Academic journal article Family Relations

Examining the Lives of Navajo Native American Teenage Mothers in Context: A 12- to 15-Year Follow-Up

Academic journal article Family Relations

Examining the Lives of Navajo Native American Teenage Mothers in Context: A 12- to 15-Year Follow-Up

Article excerpt

In 1992 and 1995, data were collected from 29 Navajo, reservation-residing teenage mothers. In 2007, follow-up data from 69% (n = 20) of the original sample were collected. Intensive interviews, grounded in ecological systems theory (U. Bronfenbrenner, 1989), allowed for contextual examination of the women's developmental trajectories. Significant educational accomplishments and a strong work ethic (i.e., individual level) exemplified the majority of respondents. Relationships with families of origin and intimate partners (i.e., microsystems) and connections between these (i.e., mesosystems) promoted and challenged participants' optimal development and were significantly influenced by macrosystem factors (e.g., economic constraints, physical isolation). Implications for service provision and continued research are discussed.

Key Words: developmental trajectories, environmental and social contexts, Navajo Native Americans, systems theory, teenage parenting.

The purpose of this investigation was to examine the developmental trajectories of a unique and understudied population of teenage parenting women, namely, Navajo Native Americans, across an extended period of time. Grounded in ecological systems theory (EST; Bronfenbrenner, 1989), we explored factors embedded at the individual level and within the micro-, meso-, and macrosy stems that were significant for shaping life course developmental outcomes.

EST presents human development as a reciprocal and lifelong process of interaction between person and environment. Accordingly, individuals are embedded within multifaceted and multilayered, hierarchically organized social systems. Present circumstances cannot be fully understood without careful observation of the entire context within which an individual is embedded, including historical events and situations, social relationships, and environmental factors (e.g., physical environment, culture, subculture). Moreover, Bronfenbrenner (1989) emphasized the dimension of time because (a) future developmental alternatives and outcomes are partially determined by present situations and (b) present situations reflect the unfolding of historical events and experience. Referring to the existing literature, several factors at the individual, micro-, meso-, and macrosystems were identified as particularly significant for examining developmental outcomes of teenage mothers, including educational achievement, economic stability, and number of children (at the individual level); interactions with and between significant support providers (at the micro- and mesosystem level); and the broader cultural context (at the macrosystem level). The theoretical thrust of this investigation provides a holistic and multidimensional perspective from which to examine adult developmental outcomes among Navajo teenage mothers while simultaneously allowing for examination of specific factors (e.g., educational attainment, intimate relationship stability) considered markers of adult status (Oxford et al., 2005).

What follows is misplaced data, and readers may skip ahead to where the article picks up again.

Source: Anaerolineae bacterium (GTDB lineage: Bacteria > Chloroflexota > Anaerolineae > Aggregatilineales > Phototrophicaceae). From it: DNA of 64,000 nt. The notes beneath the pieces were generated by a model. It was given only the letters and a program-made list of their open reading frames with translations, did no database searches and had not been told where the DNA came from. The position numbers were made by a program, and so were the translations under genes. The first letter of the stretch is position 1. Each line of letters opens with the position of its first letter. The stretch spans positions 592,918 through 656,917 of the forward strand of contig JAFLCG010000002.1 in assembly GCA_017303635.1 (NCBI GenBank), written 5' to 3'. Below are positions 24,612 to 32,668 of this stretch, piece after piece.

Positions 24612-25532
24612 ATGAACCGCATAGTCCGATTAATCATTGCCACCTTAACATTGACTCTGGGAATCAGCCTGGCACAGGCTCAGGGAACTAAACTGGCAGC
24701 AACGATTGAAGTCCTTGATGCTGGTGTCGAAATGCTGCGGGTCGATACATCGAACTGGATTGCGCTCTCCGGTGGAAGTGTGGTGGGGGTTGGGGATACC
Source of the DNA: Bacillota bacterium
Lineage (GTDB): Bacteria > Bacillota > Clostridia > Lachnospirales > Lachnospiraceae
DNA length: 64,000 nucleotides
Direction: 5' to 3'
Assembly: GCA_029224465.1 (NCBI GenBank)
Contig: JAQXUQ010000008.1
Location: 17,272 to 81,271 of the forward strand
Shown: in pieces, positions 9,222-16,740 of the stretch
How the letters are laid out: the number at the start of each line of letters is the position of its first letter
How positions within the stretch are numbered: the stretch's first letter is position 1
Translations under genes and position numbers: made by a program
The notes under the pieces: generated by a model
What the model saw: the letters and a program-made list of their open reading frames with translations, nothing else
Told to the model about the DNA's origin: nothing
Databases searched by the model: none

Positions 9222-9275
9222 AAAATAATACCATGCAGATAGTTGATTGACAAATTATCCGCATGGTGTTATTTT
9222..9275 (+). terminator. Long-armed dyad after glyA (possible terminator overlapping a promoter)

Educational Achievement/Earning Potential (Individual Level)

Educational achievement among teenage mothers is frequently assessed because it is linked to well-being and lifetime earning potential (Kane & Rouse, 1995). According to Lerner (1995), 45% of teenage mothers (and 73% of unmarried teen mothers) receive welfare within 4 years of giving birth, with an estimated annual cost to taxpayers of 9 billion dollars (Hoffman, 2006). Teenage childbearing women experience higher rates of dropping out (Maynard, 1997) and lower rates of college enrollment (Levine & Painter, 2003) than their nonadolescent childbearing peers. However, great variability exists. For instance, 25% of teenage mothers who drop out eventually return to high school to earn a diploma (Pillow, 2004), and, in a 15-year longitudinal study, Rich and Kim (1999) found that more than one fifth of the former teenage mothers in their sample had completed one or more years of college. …

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